Use typographic variations with restraint

I’m reading Forms that Work: Designing Web Forms for Usability, and I can’t help but share the following since it’s something I’ve seen incredibly frequently, from library resources guides to I&R intake screenings:

You MAY be tempted to use bold, italic, and CAPITALS and underlining to emphasize IMPORTANT INFORMATION. Problem: you can END UP with a sort of VISUAL SOUP where none of the emphasis works.

It’s challenging to design a user manual, resource guide, or other sort of instructional document without falling back on these kinds of typographic variations.  There are so many points that need to be emphasized, and you want to make sure your audience (readers or end-users) pays attention to the important information.  Here’s some advice that seems good:


There’s so much to find on the web about this topic, it’s hard to know where to start.  Here’s one suggestion with (probably) more to come as I continue to investigate usability and user experience in the world of online forms.


visualizing the LCSH, weeks 50 & 51

150 Educational films [May Subd Geog] [sp2001000481]
* 680 This heading is used as a topical heading for works about films that are intended to impart knowledge and information, including those for classroom viewing. Works about films designed to impart skills or techniques to general audiences, typically in a “how‑to” manner, are entered under Instructional films. When used as topical headings they are subdivided by the appropriate geographic, topical, and/or form subdivisions.

150 Gymnastics for boys [May Subd Geog] [sp2009008865]
* 550 BT Gymnastics for children CANCEL
* 550 BT Sports for children

(New York Times image attributed to Frederic J. Brown)

150 Machinery in motion pictures [Not Subd Geog] [sp2009009670]
053 PN1995.9.M18
550 BT Motion pictures

151 NGC 300 (Galaxy) [sp2009009615]
667 This heading is not valid for use as a geographic subdivision.
451 UF Dun 530 (Galaxy)
451 UF GC 169 (Galaxy)
451 UF H 2359 (Galaxy)
451 UF NGC300 (Galaxy)
550 BT Spiral galaxies

(image from

150 Peddlers and peddling in art CANCEL
150 Peddlers in art [Not Subd Geog] [sp 85099130]
450 UF Peddlers and peddling in art [EARLIER FORM OF HEADING]

(“Marchand d’abat-jour, rue Lepic” – Eugène Atget. albumen print (c.1900) from the George Eastman House collection on Flickr.)

150 Precarious employment [May Subd Geog] [sp2009008937]
680 Here are entered works on labor that is poorly paid, unregulated, and lacks job
450 UF Employment, Precarious
550 BT Labor

Gus Powell – from “Voetganger Amsterdam” series
for now I went with a more literal interpretation of “precarious”.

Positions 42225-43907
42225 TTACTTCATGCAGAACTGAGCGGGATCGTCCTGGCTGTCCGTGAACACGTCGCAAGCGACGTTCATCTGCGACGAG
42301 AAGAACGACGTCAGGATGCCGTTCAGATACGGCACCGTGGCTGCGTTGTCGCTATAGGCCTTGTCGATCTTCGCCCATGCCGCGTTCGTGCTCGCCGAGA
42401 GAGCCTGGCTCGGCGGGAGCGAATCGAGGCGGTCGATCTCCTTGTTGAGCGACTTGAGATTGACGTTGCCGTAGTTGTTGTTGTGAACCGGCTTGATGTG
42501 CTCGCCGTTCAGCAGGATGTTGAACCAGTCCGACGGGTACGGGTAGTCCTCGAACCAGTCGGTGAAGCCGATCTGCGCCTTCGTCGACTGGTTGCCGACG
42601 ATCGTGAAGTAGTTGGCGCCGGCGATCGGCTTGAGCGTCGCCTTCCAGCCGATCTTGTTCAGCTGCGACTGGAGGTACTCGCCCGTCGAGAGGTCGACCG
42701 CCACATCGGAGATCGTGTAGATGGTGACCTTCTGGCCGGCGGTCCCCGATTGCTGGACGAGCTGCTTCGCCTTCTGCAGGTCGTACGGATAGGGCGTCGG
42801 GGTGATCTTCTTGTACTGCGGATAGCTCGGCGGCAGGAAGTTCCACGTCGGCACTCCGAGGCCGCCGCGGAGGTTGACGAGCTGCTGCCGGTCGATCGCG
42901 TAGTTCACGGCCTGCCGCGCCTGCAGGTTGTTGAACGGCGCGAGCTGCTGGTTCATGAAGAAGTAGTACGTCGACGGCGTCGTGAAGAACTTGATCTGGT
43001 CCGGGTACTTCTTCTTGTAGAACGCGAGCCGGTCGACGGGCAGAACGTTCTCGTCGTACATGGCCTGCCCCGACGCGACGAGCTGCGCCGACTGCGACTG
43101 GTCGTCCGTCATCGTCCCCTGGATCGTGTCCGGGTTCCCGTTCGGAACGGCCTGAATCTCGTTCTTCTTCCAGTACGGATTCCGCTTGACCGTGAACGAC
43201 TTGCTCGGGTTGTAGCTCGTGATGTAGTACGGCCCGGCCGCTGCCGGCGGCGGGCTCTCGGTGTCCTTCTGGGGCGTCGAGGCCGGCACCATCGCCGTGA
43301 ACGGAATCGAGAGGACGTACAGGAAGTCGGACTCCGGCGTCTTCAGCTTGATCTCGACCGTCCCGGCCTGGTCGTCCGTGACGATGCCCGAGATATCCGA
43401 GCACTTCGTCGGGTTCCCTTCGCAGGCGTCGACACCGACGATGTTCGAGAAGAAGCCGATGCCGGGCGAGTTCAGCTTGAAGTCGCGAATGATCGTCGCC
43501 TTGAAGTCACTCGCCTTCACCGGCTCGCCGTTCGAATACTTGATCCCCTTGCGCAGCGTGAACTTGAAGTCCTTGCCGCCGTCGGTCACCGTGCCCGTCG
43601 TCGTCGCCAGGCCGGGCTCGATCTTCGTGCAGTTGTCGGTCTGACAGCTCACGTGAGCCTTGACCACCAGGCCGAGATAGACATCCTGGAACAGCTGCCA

150 Absence in motion pictures [Not Subd Geog] [sp2009009505]
550 BT Motion pictures

150 Ceilings—Decoration [May Subd Geog] [sp2009010550]
550 BT Decoration and ornament

(a picture of a ceiling at the Library of Congress, from my Flickr)

150 Corn—Utilization [May Subd Geog] [sp 86004524]
* 681 Example under Plants, Useful CANCEL
* 681 Example under Plants, Useful; Wildlife utilization

(vintage postcard from Jasperdo’s Flickr photostream)

(USA Today article)
I have actually been to the Corn Palace!

150 Rock musicians in art [Not Subd Geog] [sp2009010571]

(both illustrations by Max Dalton. “Guitar Lessons” discovered via World Famous Design Junkies)

Ads of the world

Ads of the world

I just came across this website through my extracurricular blog reading, but it seems like it could be useful for some of the marketing research questions we receive at the library (especially on the elusive topic of online advertising). The ad images and embedded videos can be browsed by media type, region, country, or industry. “Or” being an important word there, because it doesn’t seem like you can combine these categories to refine your search. Using the free text search box and searching by the category names (e.g. “TV Americas”) will return results, but they’re not limited just to ads that are tagged with those terms. Additionally, you can browse logos by category/industry and country. All the examples I looked at included production/creator credits for the ads. It seems like this might be a good way to track marketing trends, although it’s unclear how broad the coverage is. Also, it’s unclear exactly what criteria determine whether ads make it (or don’t make it) onto the site. The “Upload” page seems to imply that most, if not all, the content is submitted by advertising professionals and/or students, aka the people who are responsible for creating the content. Then there’s some sort of editorial/filtering process.

Even if I never end up using this site to help with research questions, I will definitely have fun browsing it. It’s interesting just to see the colors and styles that predominate certain media types, regions, and industries.

my personal business periodicals awards

I work with business periodicals every day. I’ve started to form a personal attachment to many of them. I’ve also formed some opinions about which ones deserve to be mentioned in the…

1st annual business periodicals awards!

Best title (name):
Public Utilities Fortnightly
Beverage World
Information Technology and People

Best cover art:
Conference Board Review
Mergers & Acquisitions

Best overall design/navigability:
Harvard Business Review
MIT Sloan Management Review

Most fun to read:
Advertising Age
Network World

Most irresistable cover stories:

Between now and next year I’ll think of some new categories. But to be honest I hope to not be working with these same periodicals at this time next year. If you catch my drift.
Disclaimer: the opinions represented in this blog post (and this entire blog!) are my own and do not have the slightest thing to do with my employer. IN CASE THERE WAS ANY DOUBT.